Sabrina Yvellez, a member of the Girl Scout Cadettes in Johns Creek, has embarked on an ambitious project to raise $13,000 to pay for a polished six-foot tall granite monument to honor women veterans.
It will be part of the four-acre Veterans Memorial Walk in a quiet portion of Newtown Park in Johns Creek. There also will be a similar monument to honor Purple Heart recipients, one for prisoners of war, and seven to honor veterans of all major conflicts dating back to World War I.
Vietnam veteran Wayne Kidd, 71, fund-raising chairman, says the city donated four acres for the memorial walk, which will be interactive, with volunteers leading educational tours.
Groundbreaking has already begun and the concrete walk is in place. A ceremony to show off progress so far is set for 10 a.m. Nov. 9 and is expected to draw about 400 people. Completion is slated for Veterans Day 2014.
The 50-member Johns Creek Veterans Association is accepting donations at www.johnscreekga.gov/jcva, but Sabrina is already making the rounds in the area to solicit funds.
When Sabrina heard about the park, she wanted to take part, and homed in on a mission to raise funds for the “Women in Service” monument. She has overcome hear nervousness about public speaking to make the rounds of local businesses.
“I’m doing this to honor women in service,” she says. “But it’s also my project to earn my Silver Award, the highest award in Girl Scouts Cadettes. You have to do a sustainable project, and this will be here forever. It’ll be a reminder of all Americans who’ve served.”
She’s held bake sales and uses a “tri-fold” like an advertising prop to show what the park and memorial walk will look like.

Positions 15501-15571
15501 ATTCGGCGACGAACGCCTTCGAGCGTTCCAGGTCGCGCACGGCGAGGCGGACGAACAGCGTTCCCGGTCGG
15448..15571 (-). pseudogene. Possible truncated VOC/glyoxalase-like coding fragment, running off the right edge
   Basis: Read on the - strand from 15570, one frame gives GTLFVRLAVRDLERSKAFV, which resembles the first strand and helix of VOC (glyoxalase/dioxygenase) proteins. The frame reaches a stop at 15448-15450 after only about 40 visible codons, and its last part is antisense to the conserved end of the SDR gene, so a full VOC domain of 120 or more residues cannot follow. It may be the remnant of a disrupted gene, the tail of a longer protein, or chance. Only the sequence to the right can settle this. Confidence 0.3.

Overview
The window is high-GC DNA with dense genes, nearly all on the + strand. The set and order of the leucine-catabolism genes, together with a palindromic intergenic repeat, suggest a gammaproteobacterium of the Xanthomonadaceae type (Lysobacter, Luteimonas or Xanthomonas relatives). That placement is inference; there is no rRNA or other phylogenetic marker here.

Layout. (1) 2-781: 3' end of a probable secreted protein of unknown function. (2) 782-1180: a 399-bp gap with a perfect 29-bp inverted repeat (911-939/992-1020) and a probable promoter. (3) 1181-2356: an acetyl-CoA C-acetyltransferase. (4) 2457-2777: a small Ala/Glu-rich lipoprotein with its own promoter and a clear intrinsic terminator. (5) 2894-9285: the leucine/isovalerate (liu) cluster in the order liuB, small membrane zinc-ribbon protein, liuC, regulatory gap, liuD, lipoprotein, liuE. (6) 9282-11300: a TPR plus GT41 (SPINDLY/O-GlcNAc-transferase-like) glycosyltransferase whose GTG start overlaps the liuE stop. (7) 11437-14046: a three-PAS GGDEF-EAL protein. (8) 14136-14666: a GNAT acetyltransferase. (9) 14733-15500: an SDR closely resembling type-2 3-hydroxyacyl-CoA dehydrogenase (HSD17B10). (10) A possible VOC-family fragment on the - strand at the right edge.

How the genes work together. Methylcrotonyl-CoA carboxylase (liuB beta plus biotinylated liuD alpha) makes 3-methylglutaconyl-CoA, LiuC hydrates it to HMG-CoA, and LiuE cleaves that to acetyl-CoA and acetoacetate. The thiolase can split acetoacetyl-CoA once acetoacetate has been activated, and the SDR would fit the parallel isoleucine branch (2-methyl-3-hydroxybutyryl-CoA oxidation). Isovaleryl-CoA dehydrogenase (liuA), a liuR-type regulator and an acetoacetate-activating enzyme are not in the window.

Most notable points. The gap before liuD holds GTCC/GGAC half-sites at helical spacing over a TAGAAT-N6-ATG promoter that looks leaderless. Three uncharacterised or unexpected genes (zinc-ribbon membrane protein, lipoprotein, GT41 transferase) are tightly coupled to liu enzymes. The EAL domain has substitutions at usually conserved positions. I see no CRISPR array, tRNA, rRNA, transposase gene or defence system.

“My parents take me to businesses and I go to business meetings and make my pitch,” she says. “I used to be really shy. But now I’m getting in front of CEOs.”
So far she’s raised about $3,000 and has no doubt she’ll meet her goal early next year. She is also making coloring books with patriotic themes to contribute to day care centers and schools.
“She has always been very determined and driven,” says dad Rudy Yvellez of his daughter, who weighed just over a pound at birth. “She’s been a fighter since Day One. I was very happy to see her choose a project that could benefit the community.”
Her mother Brenda says her daughter, now in 8th grade, is passionate about veterans, in part because her dad and many family members served.
“Sabrina has done a number of festivals and other things to raise money,” Brenda says.
City Manager John Kachmar, a Vietnam vet, says the youth’s effort “sends a strong message to her peers, to the community and to us veterans that we shouldn’t take for granted what vets did and are doing on our behalf.”
Gerry Lewis, president of the JCVA, says Johns Creek has at least 3,000 veterans and decided the new town needed a place to honor them.
“Our goal is for the Walk to become a city landmark, a quiet, tranquil place where people choose to come and visit,” he says.
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